The world’s biggest airline, Delta, is cutting even more flights and parking at least half of its airplanes to catch up with a plummeting drop in travel.
CEO Ed Bastian said Wednesday that Delta Air Lines will cut passenger-carrying capacity 70% across its system, including an 80% cut on international routes, “until demand starts to recover.” He said March revenue will be down nearly $2 billion from the same month last year, and April revenue will drop even farther.
Bastian said 10,000 employees have agreed to take unpaid leave. The airline is deferring new aircraft deliveries and lining up $4 billion in new credit, he said in a note to employees.
Shares of Atlanta-based Delta nosedived by 40 percent on Wednesday before making a partial recovery to close down 26%. They have dropped 60 percent this year. The airline is metro Atlanta’s largest private employer, with more than 30,000 employees, according to the Metro Atlanta Chamber of Commerce.
Bastian was among several airline CEOs who were on a 15-minute phone call Wednesday with President Donald Trump. The CEO said he is optimistic about getting federal help.
The White House is proposing to make $50 billion in secured loans available to airlines but not direct grants requested by the carriers.
Airlines for America, a trade group for the biggest U.S. passenger and cargo carriers, asked for $29 billion in grants, up to another $29 billion in loans, and at least two years of tax relief.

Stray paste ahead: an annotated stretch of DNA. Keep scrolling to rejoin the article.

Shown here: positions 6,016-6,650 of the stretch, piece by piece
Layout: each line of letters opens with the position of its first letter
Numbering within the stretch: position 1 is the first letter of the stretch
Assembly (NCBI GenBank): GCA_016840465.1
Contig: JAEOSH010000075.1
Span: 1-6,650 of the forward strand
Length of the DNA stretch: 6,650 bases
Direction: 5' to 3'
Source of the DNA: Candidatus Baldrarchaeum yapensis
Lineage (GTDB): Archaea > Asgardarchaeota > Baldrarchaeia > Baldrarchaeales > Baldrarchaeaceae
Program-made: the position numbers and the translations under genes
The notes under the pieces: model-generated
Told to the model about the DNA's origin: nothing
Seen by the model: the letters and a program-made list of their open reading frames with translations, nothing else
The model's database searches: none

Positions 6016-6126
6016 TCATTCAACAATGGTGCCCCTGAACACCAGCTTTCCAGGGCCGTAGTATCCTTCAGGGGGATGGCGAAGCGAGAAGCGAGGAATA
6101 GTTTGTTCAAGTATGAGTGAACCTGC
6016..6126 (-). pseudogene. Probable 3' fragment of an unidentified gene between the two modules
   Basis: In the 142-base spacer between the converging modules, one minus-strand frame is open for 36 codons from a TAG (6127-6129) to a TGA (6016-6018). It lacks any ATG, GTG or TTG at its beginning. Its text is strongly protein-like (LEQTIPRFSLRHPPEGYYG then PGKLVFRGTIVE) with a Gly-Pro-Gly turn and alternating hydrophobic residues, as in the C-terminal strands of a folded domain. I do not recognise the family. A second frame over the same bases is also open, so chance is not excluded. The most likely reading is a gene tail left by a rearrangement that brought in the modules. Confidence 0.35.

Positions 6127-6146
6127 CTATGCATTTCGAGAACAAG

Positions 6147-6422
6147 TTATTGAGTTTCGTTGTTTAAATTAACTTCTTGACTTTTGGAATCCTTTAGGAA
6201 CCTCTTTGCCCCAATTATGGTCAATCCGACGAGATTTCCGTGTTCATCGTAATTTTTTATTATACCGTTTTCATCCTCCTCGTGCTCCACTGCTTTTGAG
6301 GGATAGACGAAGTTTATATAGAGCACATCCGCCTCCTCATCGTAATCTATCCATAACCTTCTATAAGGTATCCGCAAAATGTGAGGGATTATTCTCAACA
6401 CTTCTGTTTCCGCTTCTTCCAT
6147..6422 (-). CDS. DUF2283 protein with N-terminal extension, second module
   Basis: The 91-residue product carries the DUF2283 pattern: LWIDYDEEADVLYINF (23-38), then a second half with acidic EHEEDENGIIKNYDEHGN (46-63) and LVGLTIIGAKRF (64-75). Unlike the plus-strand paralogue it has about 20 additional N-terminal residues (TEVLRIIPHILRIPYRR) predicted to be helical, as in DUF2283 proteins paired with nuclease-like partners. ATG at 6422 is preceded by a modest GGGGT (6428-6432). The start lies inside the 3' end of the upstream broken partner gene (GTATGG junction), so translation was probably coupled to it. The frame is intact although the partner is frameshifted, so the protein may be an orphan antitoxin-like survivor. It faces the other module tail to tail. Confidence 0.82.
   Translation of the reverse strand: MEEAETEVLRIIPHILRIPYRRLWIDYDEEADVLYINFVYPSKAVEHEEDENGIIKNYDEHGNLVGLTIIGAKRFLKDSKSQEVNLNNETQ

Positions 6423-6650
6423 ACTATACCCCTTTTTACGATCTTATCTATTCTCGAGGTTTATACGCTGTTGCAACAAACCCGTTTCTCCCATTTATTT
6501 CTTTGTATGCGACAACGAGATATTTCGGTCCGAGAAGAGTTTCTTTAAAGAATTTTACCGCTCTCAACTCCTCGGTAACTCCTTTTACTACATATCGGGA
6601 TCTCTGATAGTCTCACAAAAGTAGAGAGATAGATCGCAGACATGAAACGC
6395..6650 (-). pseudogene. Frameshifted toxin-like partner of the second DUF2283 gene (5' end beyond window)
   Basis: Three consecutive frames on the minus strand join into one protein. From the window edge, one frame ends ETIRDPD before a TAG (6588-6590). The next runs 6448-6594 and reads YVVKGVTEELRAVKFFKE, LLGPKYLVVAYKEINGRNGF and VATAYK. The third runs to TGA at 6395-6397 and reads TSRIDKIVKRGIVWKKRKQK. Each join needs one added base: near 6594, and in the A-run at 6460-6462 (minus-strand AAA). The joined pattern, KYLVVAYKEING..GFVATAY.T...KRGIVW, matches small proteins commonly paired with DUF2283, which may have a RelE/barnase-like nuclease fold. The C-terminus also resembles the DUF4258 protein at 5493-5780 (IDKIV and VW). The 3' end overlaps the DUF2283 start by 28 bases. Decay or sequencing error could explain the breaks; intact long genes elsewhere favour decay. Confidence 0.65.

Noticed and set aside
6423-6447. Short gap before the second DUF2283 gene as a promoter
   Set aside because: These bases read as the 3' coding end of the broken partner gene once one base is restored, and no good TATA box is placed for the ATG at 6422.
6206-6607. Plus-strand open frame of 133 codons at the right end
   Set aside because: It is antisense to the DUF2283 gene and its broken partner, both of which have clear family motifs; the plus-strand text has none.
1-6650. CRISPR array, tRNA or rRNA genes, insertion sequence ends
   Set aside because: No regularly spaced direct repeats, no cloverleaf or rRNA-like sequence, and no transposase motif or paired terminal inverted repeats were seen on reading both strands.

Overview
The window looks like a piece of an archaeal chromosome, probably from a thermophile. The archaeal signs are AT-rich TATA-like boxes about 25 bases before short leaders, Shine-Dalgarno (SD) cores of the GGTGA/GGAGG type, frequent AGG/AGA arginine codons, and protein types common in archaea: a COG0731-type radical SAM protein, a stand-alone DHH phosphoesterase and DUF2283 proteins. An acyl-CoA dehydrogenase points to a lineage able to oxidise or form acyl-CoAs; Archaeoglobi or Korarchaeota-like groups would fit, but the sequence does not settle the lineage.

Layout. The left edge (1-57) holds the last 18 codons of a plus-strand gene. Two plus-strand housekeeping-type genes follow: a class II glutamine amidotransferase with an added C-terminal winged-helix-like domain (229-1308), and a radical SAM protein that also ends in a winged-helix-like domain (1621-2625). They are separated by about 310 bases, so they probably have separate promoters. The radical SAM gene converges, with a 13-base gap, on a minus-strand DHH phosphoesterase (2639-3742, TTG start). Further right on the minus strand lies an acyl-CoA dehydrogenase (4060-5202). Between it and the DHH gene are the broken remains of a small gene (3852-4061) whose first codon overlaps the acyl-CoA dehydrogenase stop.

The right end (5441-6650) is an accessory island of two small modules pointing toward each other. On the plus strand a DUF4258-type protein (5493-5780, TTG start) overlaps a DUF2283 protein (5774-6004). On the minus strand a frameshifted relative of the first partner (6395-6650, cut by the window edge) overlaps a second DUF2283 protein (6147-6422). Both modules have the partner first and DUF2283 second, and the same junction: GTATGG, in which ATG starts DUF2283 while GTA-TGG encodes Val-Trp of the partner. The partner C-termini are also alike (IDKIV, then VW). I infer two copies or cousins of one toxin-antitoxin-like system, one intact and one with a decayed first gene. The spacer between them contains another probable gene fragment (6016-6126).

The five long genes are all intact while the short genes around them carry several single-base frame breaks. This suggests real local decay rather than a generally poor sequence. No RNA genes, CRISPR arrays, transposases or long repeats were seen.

However, the package met with opposition from some Senate Republicans who say they oppose corporate bailouts, and from Democrats who want to put conditions such as consumer protections in any deal.
Just last Friday, Delta announced it would cut capacity by 40 percent in response to the COVID-19 outbreak, a move that was followed by deeper cuts at American and United.
JetBlue Airways said Wednesday it will reduce capacity 40 percent in April and May, with steep cuts likely in June and July too.
Before the crisis, U.S. airlines carried about 2.5 million passengers and 58,000 tons of cargo a day. Airlines for America said U.S. carriers are burning through cash as cancellations outstrip new bookings and planes are only 20 percent to 30 percent full.
The vast majority of people recover from the new virus, which has now infected more than 200,000 people worldwide and killed more than 8,000. According to the World Health Organization, people with mild illness recover in about two weeks, while those with more severe illness may take three to six weeks to recover.